Martina and Joe Kingman win best-dressed couple among other contest winners

PASO ROBLES — The second annual Derby Day Wine Fest at Windfall Farms stirred the creative and whimsical spirit of Paso Robles-area locals. Consider the hat alone: a smoking pink flamingo tucked among giant roses adorned one wide-brimmed hat. A split of Champagne with a glass adorned another hat. Men in flashy jackets accented their attire with bow ties and a few cowboy hats were spotted in the crowd of some 200 attendees.

A fundraiser for Sunrise Rotary, the haberdashery-themed gathering, held at Windfall’s mare and foaling barn, honored the Kentucky Derby at Churchill Downs, which was live-streamed in Windfall’s indoor rotunda that afternoon.

“We’re as good as last year,” commented Steve Baker on the attendance. 


Baker, past two-time president and current secretary of the Rotary Sunrise (so named for its members’ morning meetings), co-chaired the event with Jocelyn Baer. 

Owned by the Limoneira Company, Ventura County’s largest citrus growers, Windfall Farms in Creston has over 400 acres of vineyard planted to Bordeaux and Rhône varieties. The fruit is sold to local wineries such as JUSTIN, Treana, and Chronic Cellars, the company’s general manager, Lee Nesbitt, said. The Rotary Sunrise event is the only fundraiser held at Windfall and sponsored by Limoneira.

Formerly known as the Annual Crab Feed, the event was held between two venues, Centennial Park and Windfall. 

“The cost of all-you-can-eat-crab was becoming prohibitive, so the Derby Day Wine Fest was born,” explained Baker, founder and winemaker of Circle B Vineyards & Cellars.

The pivot from seafood to the equestrian theme has indeed proven successful. 

While the weather turned somewhat cool, the air was festive. Neatly tied haystack bundles provided seating around the central lawn, several guests brought their folding chairs and blankets, enjoying local wines and tri-tip sliders with all the fixins. 

Windfall’s indoor and outdoor horse paddocks served as tasting stations for 30-some participating wineries, with one winery per paddock. There were also cocktails from Distillers of SLO County, a collective of 13 spirit producers. Among them was a dessert-like vodka-laced Cold Brew cocktail rich with heavy cream and maple syrup.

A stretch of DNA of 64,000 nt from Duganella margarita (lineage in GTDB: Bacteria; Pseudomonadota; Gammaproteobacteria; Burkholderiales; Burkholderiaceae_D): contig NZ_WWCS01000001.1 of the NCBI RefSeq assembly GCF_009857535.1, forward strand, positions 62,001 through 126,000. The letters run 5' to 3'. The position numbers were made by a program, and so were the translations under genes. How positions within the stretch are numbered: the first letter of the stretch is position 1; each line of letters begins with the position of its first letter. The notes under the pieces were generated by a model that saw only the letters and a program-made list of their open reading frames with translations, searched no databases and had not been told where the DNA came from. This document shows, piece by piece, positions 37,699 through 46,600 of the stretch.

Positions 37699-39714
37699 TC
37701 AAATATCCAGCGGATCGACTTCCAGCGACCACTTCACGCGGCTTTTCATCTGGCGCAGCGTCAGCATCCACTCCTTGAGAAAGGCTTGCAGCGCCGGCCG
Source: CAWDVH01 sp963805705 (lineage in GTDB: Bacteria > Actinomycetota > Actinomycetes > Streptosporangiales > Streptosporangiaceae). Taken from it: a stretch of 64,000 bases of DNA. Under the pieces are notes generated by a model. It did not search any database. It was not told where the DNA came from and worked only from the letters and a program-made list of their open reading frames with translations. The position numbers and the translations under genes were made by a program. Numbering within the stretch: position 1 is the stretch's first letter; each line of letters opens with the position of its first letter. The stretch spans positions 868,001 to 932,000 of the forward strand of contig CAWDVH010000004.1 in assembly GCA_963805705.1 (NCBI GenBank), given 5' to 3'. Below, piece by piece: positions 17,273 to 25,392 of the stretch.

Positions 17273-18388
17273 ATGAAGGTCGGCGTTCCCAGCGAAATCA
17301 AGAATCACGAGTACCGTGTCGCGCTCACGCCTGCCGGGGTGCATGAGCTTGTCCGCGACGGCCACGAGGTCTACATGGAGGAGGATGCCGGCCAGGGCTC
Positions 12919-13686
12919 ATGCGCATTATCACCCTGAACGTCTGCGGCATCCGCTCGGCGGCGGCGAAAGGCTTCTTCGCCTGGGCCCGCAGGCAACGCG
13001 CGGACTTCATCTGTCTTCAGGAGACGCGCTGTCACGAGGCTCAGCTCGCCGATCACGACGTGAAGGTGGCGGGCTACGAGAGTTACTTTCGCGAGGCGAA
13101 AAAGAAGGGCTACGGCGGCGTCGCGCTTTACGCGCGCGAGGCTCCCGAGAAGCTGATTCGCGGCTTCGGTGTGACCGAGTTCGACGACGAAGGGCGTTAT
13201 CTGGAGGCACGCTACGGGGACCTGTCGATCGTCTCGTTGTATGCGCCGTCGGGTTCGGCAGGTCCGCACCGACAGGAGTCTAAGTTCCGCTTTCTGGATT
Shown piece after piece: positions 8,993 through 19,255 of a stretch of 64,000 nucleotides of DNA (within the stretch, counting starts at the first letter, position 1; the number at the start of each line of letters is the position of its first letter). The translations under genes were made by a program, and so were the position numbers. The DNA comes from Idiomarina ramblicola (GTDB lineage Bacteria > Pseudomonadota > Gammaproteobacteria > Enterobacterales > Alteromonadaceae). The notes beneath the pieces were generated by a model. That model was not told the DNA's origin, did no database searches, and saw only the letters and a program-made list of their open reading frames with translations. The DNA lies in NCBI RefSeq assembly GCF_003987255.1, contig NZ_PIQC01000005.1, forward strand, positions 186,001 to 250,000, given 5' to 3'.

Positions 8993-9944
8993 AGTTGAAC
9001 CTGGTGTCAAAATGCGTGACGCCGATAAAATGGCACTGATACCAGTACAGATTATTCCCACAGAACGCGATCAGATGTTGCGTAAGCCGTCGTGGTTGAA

Not only was the attire bold and festive, but there were also creative wines too. At the Dubost Ranch Winery paddock, which won the “best-decorated paddock,” Kate Dubost offered a ravishing white Grenache Noir, distinctly different from its popular sibling Grenache Blanc.

Darren Delmore, representing Tablas Creek Winery (first-time attendee this year), poured a barrel sample of its first release of Lignée de Tablas, a Grenache Blanc sourced from Windfall Farm vineyards. At Four Lanterns, Steve Gleason served the 2018 Kharis, a hedonistic blend of Cabernet Sauvignon, Cabernet Franc, Syrah and Tempranillo. And there were impressive Pinot Noirs at Lazarre Wine, Seven Angels Cellars, and Ardnt Cellars.

Offering the 2018 Syrah, Shale Oak’s winemaker Curtis Haskell shared the recent news of his 2020 Syrah winning a perfect 100-point platinum score at the Los Angeles Invitational Wine & Spirits Challenge. 

Lone Madrone, Derby, Jade Moon, Tackitt Family Wines, AllBaer, Caelesta, Deno, CaliPaso, Mystic Hills, Hope Family Wines, Eberle and Wine Boss were among other winery participants.

The afternoon ended with the Best Dressed contest, with Cheryl Armstrong winning in the women’s category and Michael Reedy in men’s, and Martina and Joe Kingman as the best-dressed couple. The winners carried their assortment of wines and spirits. Others, forced by the late afternoon wind cradled their hats in hand.

The final tally of funds raised was not available at the time of printing. For more information on the Derby Day Wine Fest, visit

Gallery Images by Mira Honeycutt